Transport for London (TfL) has ditched plans to heavily restrict Uber and similar car services. The decision was announced Wednesday, following a public consultation, in a far-reaching review of transport policy that proposes numerous rule changes for private hire firms operating in the British capital.

TfL will no longer consider requiring that booking confirmations to be available no later than five minutes ahead of a ride. For an app like Uber, which prides itself on speed and efficiency, the restriction would have placed a burden on the firm to slow down journeys to comply with regulations.

Uber will also not be required to offer bookings seven days in advance, and its private drivers won't be barred from working for other private hire firms. The regulator also dropped a rule that would have meant operators had to remove in-app features that display where the nearest drivers are located.

However, TfL will be pursuing a number of new regulations that will restrict private hire firms. The proposals include an English language requirement for drivers, guaranteed fare estimates before the start of a journey and a requirement that driver information is provided to customers.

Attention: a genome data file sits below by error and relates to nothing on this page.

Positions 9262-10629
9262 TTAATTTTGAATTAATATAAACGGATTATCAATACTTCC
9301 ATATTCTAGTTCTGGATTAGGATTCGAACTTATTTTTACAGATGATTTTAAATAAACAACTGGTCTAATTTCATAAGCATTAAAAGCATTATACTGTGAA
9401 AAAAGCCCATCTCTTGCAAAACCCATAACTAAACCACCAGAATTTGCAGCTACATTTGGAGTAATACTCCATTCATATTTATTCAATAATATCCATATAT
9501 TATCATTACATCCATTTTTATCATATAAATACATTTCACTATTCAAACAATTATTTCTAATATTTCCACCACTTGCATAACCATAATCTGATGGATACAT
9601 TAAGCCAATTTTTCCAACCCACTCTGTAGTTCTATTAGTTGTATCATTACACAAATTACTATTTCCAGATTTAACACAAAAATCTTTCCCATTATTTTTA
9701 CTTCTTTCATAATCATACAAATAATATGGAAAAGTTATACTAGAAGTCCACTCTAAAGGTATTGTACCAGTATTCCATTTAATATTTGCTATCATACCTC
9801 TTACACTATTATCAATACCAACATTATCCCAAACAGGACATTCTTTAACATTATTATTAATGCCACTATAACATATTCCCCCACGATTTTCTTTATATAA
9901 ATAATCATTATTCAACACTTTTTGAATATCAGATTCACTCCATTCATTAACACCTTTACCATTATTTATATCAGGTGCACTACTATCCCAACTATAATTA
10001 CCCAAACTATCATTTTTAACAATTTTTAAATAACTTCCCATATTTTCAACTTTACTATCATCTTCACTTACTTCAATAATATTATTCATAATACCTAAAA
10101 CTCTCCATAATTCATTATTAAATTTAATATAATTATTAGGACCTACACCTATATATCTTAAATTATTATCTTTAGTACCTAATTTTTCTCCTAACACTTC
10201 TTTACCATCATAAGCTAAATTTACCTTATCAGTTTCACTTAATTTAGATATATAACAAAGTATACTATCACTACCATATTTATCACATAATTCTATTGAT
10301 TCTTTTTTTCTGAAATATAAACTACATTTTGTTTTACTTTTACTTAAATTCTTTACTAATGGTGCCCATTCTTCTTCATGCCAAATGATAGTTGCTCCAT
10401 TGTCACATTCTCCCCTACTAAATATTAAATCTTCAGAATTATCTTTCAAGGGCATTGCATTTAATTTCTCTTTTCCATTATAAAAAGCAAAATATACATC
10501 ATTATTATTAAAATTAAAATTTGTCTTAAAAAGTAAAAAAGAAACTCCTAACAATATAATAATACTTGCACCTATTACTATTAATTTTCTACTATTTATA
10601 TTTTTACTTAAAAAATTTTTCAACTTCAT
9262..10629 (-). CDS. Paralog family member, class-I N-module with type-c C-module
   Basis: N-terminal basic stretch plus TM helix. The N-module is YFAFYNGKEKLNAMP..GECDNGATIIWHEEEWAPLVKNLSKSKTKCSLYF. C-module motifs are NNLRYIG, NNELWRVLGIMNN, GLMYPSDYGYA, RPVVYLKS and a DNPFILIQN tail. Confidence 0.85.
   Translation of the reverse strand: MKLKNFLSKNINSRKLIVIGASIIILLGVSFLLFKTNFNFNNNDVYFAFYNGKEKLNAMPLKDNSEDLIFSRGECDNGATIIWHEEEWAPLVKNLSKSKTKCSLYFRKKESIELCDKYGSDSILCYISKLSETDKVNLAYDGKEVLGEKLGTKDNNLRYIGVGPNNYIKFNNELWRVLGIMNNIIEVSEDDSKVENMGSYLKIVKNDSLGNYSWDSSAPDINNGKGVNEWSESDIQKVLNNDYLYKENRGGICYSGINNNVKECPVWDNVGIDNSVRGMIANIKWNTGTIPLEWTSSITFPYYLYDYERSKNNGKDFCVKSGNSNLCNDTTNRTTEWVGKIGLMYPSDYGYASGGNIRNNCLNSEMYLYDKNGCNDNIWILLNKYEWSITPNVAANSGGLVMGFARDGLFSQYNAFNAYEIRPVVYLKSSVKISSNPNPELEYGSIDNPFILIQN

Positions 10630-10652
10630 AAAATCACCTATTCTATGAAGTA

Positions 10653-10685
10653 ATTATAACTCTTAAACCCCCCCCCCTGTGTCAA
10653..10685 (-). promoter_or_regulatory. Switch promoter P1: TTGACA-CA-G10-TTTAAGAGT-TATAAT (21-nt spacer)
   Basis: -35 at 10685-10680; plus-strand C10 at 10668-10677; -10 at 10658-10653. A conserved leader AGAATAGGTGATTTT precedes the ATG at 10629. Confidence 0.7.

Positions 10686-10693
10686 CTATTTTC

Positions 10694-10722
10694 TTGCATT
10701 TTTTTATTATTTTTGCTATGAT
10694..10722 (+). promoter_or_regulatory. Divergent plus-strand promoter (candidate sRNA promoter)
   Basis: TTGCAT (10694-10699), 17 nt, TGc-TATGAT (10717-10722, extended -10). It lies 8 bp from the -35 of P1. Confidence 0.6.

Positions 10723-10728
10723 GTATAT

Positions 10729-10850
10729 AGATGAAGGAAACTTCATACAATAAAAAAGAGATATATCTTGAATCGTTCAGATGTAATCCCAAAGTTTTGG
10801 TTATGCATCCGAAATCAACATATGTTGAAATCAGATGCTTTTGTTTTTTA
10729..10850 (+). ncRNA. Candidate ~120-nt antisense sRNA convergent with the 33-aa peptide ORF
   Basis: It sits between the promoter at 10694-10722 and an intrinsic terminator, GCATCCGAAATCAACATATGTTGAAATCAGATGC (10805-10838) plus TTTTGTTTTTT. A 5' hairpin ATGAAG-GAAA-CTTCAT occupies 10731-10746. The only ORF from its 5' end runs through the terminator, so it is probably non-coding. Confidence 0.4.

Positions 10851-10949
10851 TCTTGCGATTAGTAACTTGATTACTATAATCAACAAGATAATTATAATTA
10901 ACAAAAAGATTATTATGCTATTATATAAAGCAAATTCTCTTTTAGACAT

The announcement also revealed that Boris Johnson, mayor of London, wants to remove an exemption to the congestion charge that currently applies to private hire vehicles. The charge means drivers have to pay 11.50 pounds ($16.58) a day for driving inside the central zone during peak hours, although discounts exist. The mayor has put the proposal to TfL, asking the regulator to investigate the idea's feasibility.

"New technology has revolutionized the private hire industry in recent years, bringing with it quantum leaps in terms of faster, better and cheaper services for customers," said Johnson. "However, it has also meant a rapid increase in the number of private hire vehicles on our streets, an increase that is responsible for causing congestion and has the potential to worsen air quality in central London."

Privately held Uber is one of the world's most valuable private companies, with a valuation at $62.5 billion in December 2015.